One of the only ways to counter this is to have more projects that show that the geothermal plants can operate without impacting the quality of the hot springs. However few communities want to let projects get built unless they can see from previous projects that there is no impact (classic chicken and egg).

Understanding: Another possibility could be that with the growth of other new energy sources like wind and renewable, people including investors could be wondering “why do we even need this geothermal, let’s grow solar and wind and we can think about geothermal and the role it will play later when we need it.”  This thought is not entirely logical since investment is going into research into tidal energy or offshore wind which have larger technical barriers than geothermal. This though process also means that financing may not be as easily available.

Lack of knowledge of the potential opportunity:  Geothermal resource mapping is expensive and not as easy to do as for other energy sources.  Clearly places where there is heat venting and hot springs are prime candidates to start.  To understand the true potential of geothermal in any area a significant amount of drilling needs to take place to determine temperature profiles and others aspects. In the past the sector has piggybacked or attempted to piggyback off of oil and gas drilling and this continues.  It strikes me that a secondary business for the oil service sector could be to provide drilling services to the geothermal sector and to provide information and data from drilling to the sector to use in their mapping.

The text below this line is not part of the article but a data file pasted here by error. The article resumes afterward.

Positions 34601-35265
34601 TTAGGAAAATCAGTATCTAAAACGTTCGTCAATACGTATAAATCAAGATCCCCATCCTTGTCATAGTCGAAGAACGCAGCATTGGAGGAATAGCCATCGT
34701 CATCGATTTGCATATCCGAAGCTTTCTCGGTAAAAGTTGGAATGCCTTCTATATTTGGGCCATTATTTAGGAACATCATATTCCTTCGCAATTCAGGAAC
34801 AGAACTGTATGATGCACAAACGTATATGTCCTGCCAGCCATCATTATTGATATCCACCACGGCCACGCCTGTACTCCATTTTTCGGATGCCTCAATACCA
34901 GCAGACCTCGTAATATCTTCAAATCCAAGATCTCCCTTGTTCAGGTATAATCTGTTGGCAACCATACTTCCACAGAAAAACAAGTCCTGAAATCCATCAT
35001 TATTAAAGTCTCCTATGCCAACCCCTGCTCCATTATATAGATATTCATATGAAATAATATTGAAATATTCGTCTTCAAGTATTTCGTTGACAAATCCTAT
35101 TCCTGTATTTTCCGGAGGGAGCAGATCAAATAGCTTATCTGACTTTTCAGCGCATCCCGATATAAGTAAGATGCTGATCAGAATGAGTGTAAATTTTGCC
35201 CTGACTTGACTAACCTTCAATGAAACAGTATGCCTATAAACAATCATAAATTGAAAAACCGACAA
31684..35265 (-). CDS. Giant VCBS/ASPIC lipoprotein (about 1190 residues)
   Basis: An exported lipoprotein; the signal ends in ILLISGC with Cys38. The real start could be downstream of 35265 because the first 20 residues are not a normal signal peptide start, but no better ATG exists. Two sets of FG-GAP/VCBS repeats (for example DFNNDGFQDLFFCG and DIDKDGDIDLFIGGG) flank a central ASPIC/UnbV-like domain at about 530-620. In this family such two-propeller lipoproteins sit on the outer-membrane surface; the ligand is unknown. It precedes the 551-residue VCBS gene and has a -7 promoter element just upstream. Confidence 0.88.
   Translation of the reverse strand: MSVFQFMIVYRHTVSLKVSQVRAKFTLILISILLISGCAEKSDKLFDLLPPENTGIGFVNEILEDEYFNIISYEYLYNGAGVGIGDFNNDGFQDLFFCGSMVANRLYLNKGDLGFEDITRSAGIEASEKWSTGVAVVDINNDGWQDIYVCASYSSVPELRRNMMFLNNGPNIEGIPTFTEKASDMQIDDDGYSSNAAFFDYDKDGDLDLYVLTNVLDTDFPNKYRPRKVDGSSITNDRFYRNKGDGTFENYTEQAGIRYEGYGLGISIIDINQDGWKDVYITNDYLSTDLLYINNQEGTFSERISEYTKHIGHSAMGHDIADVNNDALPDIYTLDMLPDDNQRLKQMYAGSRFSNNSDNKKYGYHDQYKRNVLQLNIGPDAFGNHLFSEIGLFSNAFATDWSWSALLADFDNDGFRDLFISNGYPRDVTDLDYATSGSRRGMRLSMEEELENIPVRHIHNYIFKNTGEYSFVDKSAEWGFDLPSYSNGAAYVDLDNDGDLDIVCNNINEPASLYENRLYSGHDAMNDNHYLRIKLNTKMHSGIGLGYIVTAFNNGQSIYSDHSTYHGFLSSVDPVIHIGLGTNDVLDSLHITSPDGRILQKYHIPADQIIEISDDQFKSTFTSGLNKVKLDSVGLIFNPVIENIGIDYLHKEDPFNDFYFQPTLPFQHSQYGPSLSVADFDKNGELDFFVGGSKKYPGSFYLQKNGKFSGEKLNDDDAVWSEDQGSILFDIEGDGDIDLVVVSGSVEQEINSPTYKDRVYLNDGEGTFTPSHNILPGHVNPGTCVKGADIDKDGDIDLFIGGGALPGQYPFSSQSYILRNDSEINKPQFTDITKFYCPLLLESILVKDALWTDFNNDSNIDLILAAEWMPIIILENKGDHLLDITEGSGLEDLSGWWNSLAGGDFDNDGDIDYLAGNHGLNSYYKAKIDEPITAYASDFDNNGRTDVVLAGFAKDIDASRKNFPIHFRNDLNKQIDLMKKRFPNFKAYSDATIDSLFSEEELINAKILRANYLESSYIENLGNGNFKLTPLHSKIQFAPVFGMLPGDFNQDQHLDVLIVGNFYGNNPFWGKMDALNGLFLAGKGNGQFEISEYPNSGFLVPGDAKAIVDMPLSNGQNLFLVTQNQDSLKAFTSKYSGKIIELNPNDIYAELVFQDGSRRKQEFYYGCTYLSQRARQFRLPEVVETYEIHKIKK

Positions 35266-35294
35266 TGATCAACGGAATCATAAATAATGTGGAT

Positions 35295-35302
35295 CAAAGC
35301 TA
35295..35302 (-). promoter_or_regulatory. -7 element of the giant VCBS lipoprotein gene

Confusion with fracking sector: I think with all of the drilling involved in mapping the resource and some of the impacts from fracking, maybe there is some confusion of geothermal with oil fracking.  With geothermal, there is no “fracking” where the rocks are fractured with high pressure to release oil or gas.  The drilling for geothermal is very similar to the drilling for oil and gas exploration.

Higher capital costs:  One aspect of geothermal plants is that they have higher capital costs than some other forms of generation.  They need to install the power generation plant as well as the all of the piping to transfer the heat from the ground to the water in the pipes.  However, as already mentioned operating costs will be lower and prices for power can be locked in with power purchase agreements, so you would think that should be enough to offset the risks of higher capital costs.  Carbon pricing can also only help the economics of geothermal.

I still think that geothermal has a bright future and requires some vision, a government to set some policies right, hard work.  The best locations would be locations with a good heat source close to the surface, with some experience with oil and gas drilling, an electricity source that is reliant on coal, some form of carbon pricing and experience with large capital projects.  Alberta and Saskatchewan seem like prime location, maybe BC as well.

For more information:

Borealis geopower mentions many of these as well in the following presentation on slide 22

The Canadian geothermal association has these points and more at their website.

CBC has a recent article on their website and another one here.